Things are changing at Valve. From 2025 come new rules for CS2 esports that directly affect ESL Pro League and BLAST Premier. But that’s not all. Important modifications also join their other flagship title, DOTA 2, and the top tournament, “The International.”
New rules for CS2 esports as of 2025
Valve, the developer of CS2, has announced the implementation of strict new rules for holding esports events for its game. The new rules will take effect in 2025.
According to information released by Valve, the new regulations will prohibit tournament directors from having unique business relationships and conflicts of interest with the teams participating in their tournaments. Apparently, these new rules want to end the old and dominant model of partnered and semi-franchised teams.
On the other hand, Valve also mentions that each invitation to all tournaments must be based on Valve’s ranking system or use open qualifiers. But that’s not all. In turn, all financial compensation provided to teams competing in tournaments, whether in the form of prizes or other forms of payment, must be public. Objective criteria must govern all payments and must be open to inspection by the community.
As mentioned, the new rules imposed by Valve will take effect in 2025. In this way, tournament organizers can meet their current commitments in the long term.
An update on the future of Counter-Strike esports: https://t.co/WYrYMf7zNZ
— CS2 (@CounterStrike) August 3, 2023
A significant change in CS2 esports
The new regulations bring a significant change to the way Counter-Strike works as esports. Aside from Valve’s standalone events, two semi-franchised esports leagues currently control a large portion of the Counter-Strike esports calendar. Specifically, ESL Gaming controls the ESL Pro League tournaments, and BLAST controls the BLAST Premier tournaments.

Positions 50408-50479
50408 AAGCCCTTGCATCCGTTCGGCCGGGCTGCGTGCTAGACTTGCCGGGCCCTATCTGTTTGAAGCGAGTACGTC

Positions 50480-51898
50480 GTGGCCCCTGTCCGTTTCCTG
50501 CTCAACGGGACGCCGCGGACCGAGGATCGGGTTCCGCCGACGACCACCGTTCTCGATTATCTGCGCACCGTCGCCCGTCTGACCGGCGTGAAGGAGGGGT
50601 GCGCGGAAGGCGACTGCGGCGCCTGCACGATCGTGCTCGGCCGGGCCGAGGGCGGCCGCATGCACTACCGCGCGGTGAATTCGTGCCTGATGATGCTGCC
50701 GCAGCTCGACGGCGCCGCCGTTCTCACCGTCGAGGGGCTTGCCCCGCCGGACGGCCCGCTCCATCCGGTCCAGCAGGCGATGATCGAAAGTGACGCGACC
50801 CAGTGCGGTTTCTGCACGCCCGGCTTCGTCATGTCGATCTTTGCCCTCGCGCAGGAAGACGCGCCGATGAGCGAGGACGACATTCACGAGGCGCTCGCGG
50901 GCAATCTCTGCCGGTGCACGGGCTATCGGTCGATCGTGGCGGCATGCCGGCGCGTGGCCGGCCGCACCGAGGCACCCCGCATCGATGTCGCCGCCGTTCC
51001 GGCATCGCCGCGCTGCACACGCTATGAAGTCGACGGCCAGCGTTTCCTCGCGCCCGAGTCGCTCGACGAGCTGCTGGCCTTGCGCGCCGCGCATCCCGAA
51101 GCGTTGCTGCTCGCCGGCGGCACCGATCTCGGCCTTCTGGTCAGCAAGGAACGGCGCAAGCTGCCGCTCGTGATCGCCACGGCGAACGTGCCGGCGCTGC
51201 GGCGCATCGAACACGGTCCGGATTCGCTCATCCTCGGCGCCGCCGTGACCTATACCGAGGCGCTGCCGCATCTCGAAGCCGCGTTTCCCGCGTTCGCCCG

These Counter-Strike leagues operate through partner teams; each team must pay for a seat. In this way, they are guaranteed participation in the tournaments. On the other hand, the remaining places for these tournaments are obtained through open qualifiers.
That is why much of the Counter-Strike community is currently in doubt. Right now, there is a great deal of uncertainty about whether or not this model is allowed under Valve’s new rules in their current configuration. This could set the stage for a major reorganization of the CS2 esports model.
Comments on Valve’s new rules for CS2 tournaments
After Valve made public its new rules for CS2 tournaments, ESL FACEIT Group’s senior vice president of gaming ecosystems, Ulrich Schulze, commented as follows:
“ESL has been adjusting its events to carry out the vision Valve shared with us.”
On the other hand, BLAST executives commented that they will inform the entire Counter-Strike community what their plans will be after BLAST Premier 2023 ends.
Undoubtedly, Valve’s esports ecosystem is undergoing an important change. Just over a month ago, the Steam owner also announced changes to its second major esports game, DOTA 2. These changes included abandoning a full crowdfunding strategy for its flagship event, The International. The fact that publisher Valve is finally getting more involved in managing its esports indicates that things are changing.